Lifestyle inflation: Keeping up with the Dr. Joneses

Most of us have heard of the term “Keeping up with the Joneses”.  And hopefully most of us know that it is not a horribly mediocre reality show.  It refers to a type of lifestyle inflation in which we accumulate more and more things to keep up with our friends and neighbors, despite not being necessarily able to afford such things.  This practice is what undoubtedly gets many people into financial peril, leading to a paycheck to paycheck existence, and sometimes even worse.  Keeping up with the Joneses is detrimental to your financial health, so recognizing this practice in your own life is certainly a step in the right direction.

I remember a conversation a few years a back with one of my friends who was a resident physician at the time.  He mentioned an event at his hospital where some doctors were teasing another doctor because he drove a Toyota Camry and not a luxury car.  It wasn’t even an old or beat up car it was a brand new Camry but they still were teasing him about it.  Even though they were just having fun with a colleague, my friend said this lifestyle inflation is very common among MD’s.  There is a certain amount of prestige in being an MD, and many doctors take that to believe that they “deserve” fancy luxury cars and houses for example.

Mercedez SLR McLaren Wallpaper__yvt2

Do you “deserve” this?

This type of thinking extends even those who aren’t doctors, as society has engrained the idea that all doctors should be driving a luxury car.  If not, something must be wrong and that can unfortunately change the perception of some patients towards their doctor.  The bottom line is that unless you can truly afford a luxury car, you are not entitled to one even if you are a doctor.  When we start believing that we are entitled to certain things because of our position and don’t even run the numbers to see if we can afford it, that’s when this type of lifestyle inflation can creep up on us and cause havoc on our financial lives.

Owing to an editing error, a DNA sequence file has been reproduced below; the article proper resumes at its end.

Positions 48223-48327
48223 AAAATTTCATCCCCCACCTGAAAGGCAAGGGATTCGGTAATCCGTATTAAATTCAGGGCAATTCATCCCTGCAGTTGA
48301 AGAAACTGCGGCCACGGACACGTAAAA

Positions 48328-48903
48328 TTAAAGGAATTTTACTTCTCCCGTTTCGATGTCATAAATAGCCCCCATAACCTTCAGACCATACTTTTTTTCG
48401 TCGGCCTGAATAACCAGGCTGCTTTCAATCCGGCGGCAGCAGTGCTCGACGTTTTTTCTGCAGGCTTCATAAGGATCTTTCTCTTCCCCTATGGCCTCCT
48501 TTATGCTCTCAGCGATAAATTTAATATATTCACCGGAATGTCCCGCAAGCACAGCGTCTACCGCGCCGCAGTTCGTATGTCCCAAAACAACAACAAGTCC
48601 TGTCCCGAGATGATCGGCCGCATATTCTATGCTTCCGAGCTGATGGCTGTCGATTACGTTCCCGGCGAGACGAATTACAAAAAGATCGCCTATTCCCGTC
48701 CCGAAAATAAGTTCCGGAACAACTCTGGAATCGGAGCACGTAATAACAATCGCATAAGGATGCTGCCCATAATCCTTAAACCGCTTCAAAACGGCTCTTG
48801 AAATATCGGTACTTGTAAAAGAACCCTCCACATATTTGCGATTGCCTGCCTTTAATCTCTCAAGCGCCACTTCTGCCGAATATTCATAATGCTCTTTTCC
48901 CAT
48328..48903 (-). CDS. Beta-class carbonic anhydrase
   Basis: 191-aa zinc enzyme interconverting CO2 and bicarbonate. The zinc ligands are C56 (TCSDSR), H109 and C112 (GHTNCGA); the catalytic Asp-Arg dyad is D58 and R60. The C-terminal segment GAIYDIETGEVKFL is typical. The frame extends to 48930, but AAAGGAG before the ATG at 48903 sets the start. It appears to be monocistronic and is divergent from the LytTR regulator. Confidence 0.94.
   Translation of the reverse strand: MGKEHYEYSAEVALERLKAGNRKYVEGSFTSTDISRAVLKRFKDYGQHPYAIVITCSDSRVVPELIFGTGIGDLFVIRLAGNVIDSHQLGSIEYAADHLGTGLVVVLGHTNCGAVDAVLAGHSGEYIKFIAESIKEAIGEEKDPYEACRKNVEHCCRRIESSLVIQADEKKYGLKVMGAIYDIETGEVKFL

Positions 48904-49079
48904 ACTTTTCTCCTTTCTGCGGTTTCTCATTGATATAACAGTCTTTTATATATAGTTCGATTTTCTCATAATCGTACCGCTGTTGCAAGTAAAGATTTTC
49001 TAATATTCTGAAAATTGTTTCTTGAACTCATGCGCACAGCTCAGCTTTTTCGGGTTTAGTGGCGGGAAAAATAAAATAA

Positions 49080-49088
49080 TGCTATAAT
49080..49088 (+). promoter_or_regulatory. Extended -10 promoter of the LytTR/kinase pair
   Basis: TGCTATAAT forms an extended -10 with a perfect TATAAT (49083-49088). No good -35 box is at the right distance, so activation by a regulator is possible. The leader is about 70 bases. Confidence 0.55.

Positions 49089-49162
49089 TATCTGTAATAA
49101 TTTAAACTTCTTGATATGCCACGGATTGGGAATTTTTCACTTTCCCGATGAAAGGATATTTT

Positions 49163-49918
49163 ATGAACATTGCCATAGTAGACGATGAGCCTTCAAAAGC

I will go into more detail in future posts about when you can be sure something such as a car is affordable, but as a general rule if you find yourself buying something because of outside pressure and do not run the numbers, you are playing the dangerous game of keeping up with the Joneses.  This can lead to lots of debt and stress which can wreak havoc on the lives of you and your family.



  1. […] trouble.  The examples are almost endless.  The big one which gets people in a lot of trouble is Keeping up with the Joneses.  This is when people buy things that are more expensive than they need or can afford.  […]

  2. […] monthly payment plus maintenance that goes along with it). The examples of treating yourself or keeping up with the Joneses are endless. With inflation eroding buying power over the years and incomes not rising in the same […]

  3. […] idea has turned this age into the age of consumption, spawning a whole new set of problems (such as Keeping up with the Joneses).  This goes against our nature of returning back to our happy medium no matter how high or low we […]

  4. […] world, frugality is a virtue that allows you to save money every month and not get caught up in Keeping up with the Joneses.  The frugal practices of Warren Buffet, for example, are well documented and legendary.  For […]

  5. […] After years of schooling and (hopefully) living like a poor student, it’s only natural for one to get in the I “deserve” this mindset right out of school.  As in, I “deserve” a new BMW because of all the work I put in (along with the $700 monthly lease payment).  And I “deserve” a sweet new fancy townhouse since I’ve been living like a pauper the past few years (and the $2500 monthly payment plus maintenance that goes along with it).  The examples are endless.  With inflation eroding buying power over the years and incomes not rising in the same manner, a dollar doesn’t buy you as much now as it did 10 years ago.  This is an essential point to realize, as simply having a certain title doesn’t enable you to get the goods right out of the gate. […]

  6. […] your inflated lifestyle  It is generally looked down upon in the financial community (including my own little community here).  If you tell me you just got a 10% raise, I will most likely ask you to […]

  7. […] talked about the dangers of lifestyle inflation a number of times on here.  Pretty much it’s when you start spending more once you start […]

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